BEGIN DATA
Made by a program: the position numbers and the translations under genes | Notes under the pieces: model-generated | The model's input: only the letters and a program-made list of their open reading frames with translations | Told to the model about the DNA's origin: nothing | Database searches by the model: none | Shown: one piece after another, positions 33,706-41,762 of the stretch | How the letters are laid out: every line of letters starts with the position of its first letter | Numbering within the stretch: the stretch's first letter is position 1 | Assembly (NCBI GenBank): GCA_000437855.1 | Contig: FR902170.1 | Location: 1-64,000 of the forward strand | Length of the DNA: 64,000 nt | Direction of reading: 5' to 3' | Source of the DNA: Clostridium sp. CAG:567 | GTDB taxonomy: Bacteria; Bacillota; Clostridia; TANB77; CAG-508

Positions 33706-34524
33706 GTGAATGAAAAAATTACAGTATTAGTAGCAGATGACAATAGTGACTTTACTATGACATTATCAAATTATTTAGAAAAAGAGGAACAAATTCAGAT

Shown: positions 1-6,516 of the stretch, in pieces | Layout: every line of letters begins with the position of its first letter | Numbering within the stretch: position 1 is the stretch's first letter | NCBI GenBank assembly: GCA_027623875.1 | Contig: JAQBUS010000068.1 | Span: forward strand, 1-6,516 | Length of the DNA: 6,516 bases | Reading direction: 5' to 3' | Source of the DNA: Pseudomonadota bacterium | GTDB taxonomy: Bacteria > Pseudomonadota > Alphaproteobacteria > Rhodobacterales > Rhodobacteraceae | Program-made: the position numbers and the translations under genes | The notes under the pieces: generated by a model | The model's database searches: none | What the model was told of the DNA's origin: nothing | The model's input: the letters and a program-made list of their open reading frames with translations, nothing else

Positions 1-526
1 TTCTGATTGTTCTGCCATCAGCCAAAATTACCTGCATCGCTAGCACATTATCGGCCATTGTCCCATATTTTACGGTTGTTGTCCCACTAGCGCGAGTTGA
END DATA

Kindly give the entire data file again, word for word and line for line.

Made by a program: the position numbers and the translations under genes | Notes under the pieces: model-generated | The model's input: only the letters and a program-made list of their open reading frames with translations | Told to the model about the DNA's origin: nothing | Database searches by the model: none | Shown: one piece after another, positions 33,706-41,762 of the stretch | How the letters are laid out: every line of letters starts with the position of its first letter | Numbering within the stretch: the stretch's first letter is position 1 | Assembly (NCBI GenBank): GCA_000437855.1 | Contig: FR902170.1 | Location: 1-64,000 of the forward strand | Length of the DNA: 64,000 nt | Direction of reading: 5' to 3' | Source of the DNA: Clostridium sp. CAG:567 | GTDB taxonomy: Bacteria; Bacillota; Clostridia; TANB77; CAG-508

Positions 33706-34524
33706 GTGAATGAAAAAATTACAGTATTAGTAGCAGATGACAATAGTGACTTTACTATGACATTATCAAATTATTTAGAAAAAGAGGAACAAATTCAGAT

Shown: positions 1-6,516 of the stretch, in pieces | Layout: every line of letters begins with the position of its first letter | Numbering within the stretch: position 1 is the stretch's first letter | NCBI GenBank assembly: GCA_027623875.1 | Contig: JAQBUS010000068.1 | Span: forward strand, 1-6,516 | Length of the DNA: 6,516 bases | Reading direction: 5' to 3' | Source of the DNA: Pseudomonadota bacterium | GTDB taxonomy: Bacteria > Pseudomonadota > Alphaproteobacteria > Rhodobacterales > Rhodobacteraceae | Program-made: the position numbers and the translations under genes | The notes under the pieces: generated by a model | The model's database searches: none | What the model was told of the DNA's origin: nothing | The model's input: the letters and a program-made list of their open reading frames with translations, nothing else

Positions 1-526
1 TTCTGATTGTTCTGCCATCAGCCAAAATTACCTGCATCGCTAGCACATTATCGGCCATTGTCCCATATTTTACGGTTGTTGTCCCACTAGCGCGAGTTGA